Trump administration officials have told lobbyists and European diplomats that the U.S. won’t stay in the nearly 200-nation Paris climate change agreement unless it can secure wins for the fossil fuel industry, according to three people familiar with the discussions.
In a series of recent conversations with industry groups and European officials, Trump advisers have said the White House decision on the Paris deal could hinge on international willingness to come up with a strategy to commercialize and deploy technologies that will reduce emissions from fossil fuels.
That may not sit well with Democrats and environmental groups, who have long argued against spending billions of dollars to reduce emissions from coal-fired power plants when the same money could help speed the transition to wind and solar power. But such a deal could avoid the enormous disruption that would result if the United States, the world’s second-largest greenhouse gas emitter, walked away from the most comprehensive international agreement ever crafted on global warming.
Administration officials who want to stay in the 2015 Paris agreement believe that creating a future pathway for fuels like coal is the only way to win support from conservative and industry groups that want the U.S. to withdraw from the accord. And some fossil fuel supporters are beginning to come around, despite their overall skepticism toward the climate pact.
“If the world can’t go on without us in the Paris accord — that’s a bit of an overstatement, but to illustrate my point — then perhaps we ought to be in it,” said Rep. Kevin Cramer (R-N.D.), a pro-oil lawmaker who advised the Trump campaign on energy issues. “And if we have that much influence, perhaps we have enough influence to moderate it.”
In recent weeks, administration officials have met with many of the country’s major energy companies and trade groups. Those who have talked to the administration include representatives from the American Petroleum Institute, as well as the Independent Petroleum Association of America, ConocoPhillips and coal company Peabody Energy, among others, according to people familiar with the meetings.
A White House spokeswoman declined to comment, saying the administration did not yet have any announcements to make regarding the Paris agreement.
Whether the United States will pull out of the Paris agreement remains an open question in the White House, despite Trump’s campaign pledge to pull out of the deal.
White House senior adviser Jared Kushner and Trump’s daughter Ivanka are said to advocate staying in the agreement, and several Trump administration officials are pushing a plan that would have the U.S. remain in the pact while weakening former President Barack Obama’s targets for reducing the nation’s greenhouse gas emissions. Secretary of State Rex Tillerson is also said to support staying in the agreement, though much of the internal discussion about the issue has so far been among midlevel aides at the White House.
White House strategist Steve Bannon is seen as Trump World’s biggest opponent of the Paris deal, but officials said he has not yet engaged on the issue at a granular level. Bannon and other opponents of the agreement could kill the simmering effort to stay in the Paris deal, making the ongoing conversations with diplomats and lobbyists moot.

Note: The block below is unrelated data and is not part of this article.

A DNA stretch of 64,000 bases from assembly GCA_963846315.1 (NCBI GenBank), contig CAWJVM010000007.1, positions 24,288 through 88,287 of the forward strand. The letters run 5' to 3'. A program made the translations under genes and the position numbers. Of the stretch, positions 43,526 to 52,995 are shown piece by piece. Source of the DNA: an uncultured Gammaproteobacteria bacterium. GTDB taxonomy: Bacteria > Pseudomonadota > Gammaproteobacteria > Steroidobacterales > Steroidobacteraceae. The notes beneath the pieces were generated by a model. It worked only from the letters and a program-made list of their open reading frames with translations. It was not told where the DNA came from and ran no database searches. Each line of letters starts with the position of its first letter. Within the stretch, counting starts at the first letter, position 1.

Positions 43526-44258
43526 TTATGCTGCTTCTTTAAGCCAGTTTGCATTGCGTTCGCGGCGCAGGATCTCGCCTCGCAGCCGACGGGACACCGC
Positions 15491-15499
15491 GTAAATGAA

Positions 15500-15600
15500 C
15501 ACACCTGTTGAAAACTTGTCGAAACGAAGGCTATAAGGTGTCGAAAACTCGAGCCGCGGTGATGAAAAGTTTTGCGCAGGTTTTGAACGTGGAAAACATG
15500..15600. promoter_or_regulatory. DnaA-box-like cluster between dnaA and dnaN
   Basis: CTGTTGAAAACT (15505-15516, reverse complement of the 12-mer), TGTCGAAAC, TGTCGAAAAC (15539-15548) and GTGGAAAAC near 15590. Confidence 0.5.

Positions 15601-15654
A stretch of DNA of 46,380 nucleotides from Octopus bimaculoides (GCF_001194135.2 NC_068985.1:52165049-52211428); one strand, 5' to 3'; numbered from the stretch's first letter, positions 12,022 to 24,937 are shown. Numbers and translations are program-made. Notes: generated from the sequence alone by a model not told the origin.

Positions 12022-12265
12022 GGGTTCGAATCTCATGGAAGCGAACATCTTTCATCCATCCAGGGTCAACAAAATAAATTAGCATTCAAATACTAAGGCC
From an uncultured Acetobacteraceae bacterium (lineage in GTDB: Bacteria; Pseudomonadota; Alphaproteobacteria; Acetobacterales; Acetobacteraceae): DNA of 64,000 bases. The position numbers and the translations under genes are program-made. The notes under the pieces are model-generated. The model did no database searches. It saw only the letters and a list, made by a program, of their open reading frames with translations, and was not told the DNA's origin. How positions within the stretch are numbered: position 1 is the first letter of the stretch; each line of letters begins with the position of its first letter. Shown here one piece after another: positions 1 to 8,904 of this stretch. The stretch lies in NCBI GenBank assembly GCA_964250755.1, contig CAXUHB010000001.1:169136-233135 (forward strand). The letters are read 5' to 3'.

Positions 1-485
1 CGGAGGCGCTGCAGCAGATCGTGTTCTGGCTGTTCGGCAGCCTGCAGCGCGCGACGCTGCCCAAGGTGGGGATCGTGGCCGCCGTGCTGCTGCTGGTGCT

Republicans and some Democrats have long advocated policies to support developing technology to capture carbon emissions from coal and other fossil fuels. And Cramer said the U.S. has leverage to “moderate” the Paris agreement by winning greater support for technology to slash emissions from coal.
“If you don’t remove fuels, if you don’t dismiss certain technologies, if you let the innovators work in a more open environment and we set realistic standards, they’ll meet them,” he said in an interview.
But so far, those methods to capture carbon from coal have proved to be expensive and difficult to commercialize on a wide scale.
Environmental activists are also likely to view the administration’s discussions about Paris with deep suspicion, pointing to the president’s vocal skepticism of climate science and his proposal to gut funding for climate programs at the Environmental Protection Agency and the State Department.
European officials say they are keeping an open mind about the administration’s desire to boost technology to reduce emissions from fossil fuels — in part because they’re eager to keep the United States in the Paris agreement. The European Commission favors carbon-capture technology, but, as in the United States, the technology has so far struggled to take off in Europe.
But Trump’s efforts to undo Obama’s climate policies, such as an executive order expected next week to begin the process of rewriting landmark regulations for power plants, worry many international officials.
Some foreign officials are already questioning the value of negotiating with United States to stay in Paris if Trump isn’t committed to addressing climate change at home.
Maros Sefcovic, the European Commission’s vice president for energy, met earlier this month in Washington with several Trump administration officials, including National Economic Council Director Gary Cohn; Kenneth Juster, an international economic affairs adviser to the president; and George David Banks, a White House adviser on international energy and environmental issues.
“They are looking at ways to bring the business aspects to the assessment of climate change policies, with an accent on technological advancement,” Sefcovic told reporters after returning to Brussels, adding that technology to catch and store or use carbon emissions will probably be a priority for the U.S.
Nick Juliano and Sara Stefanini contributed to this report.
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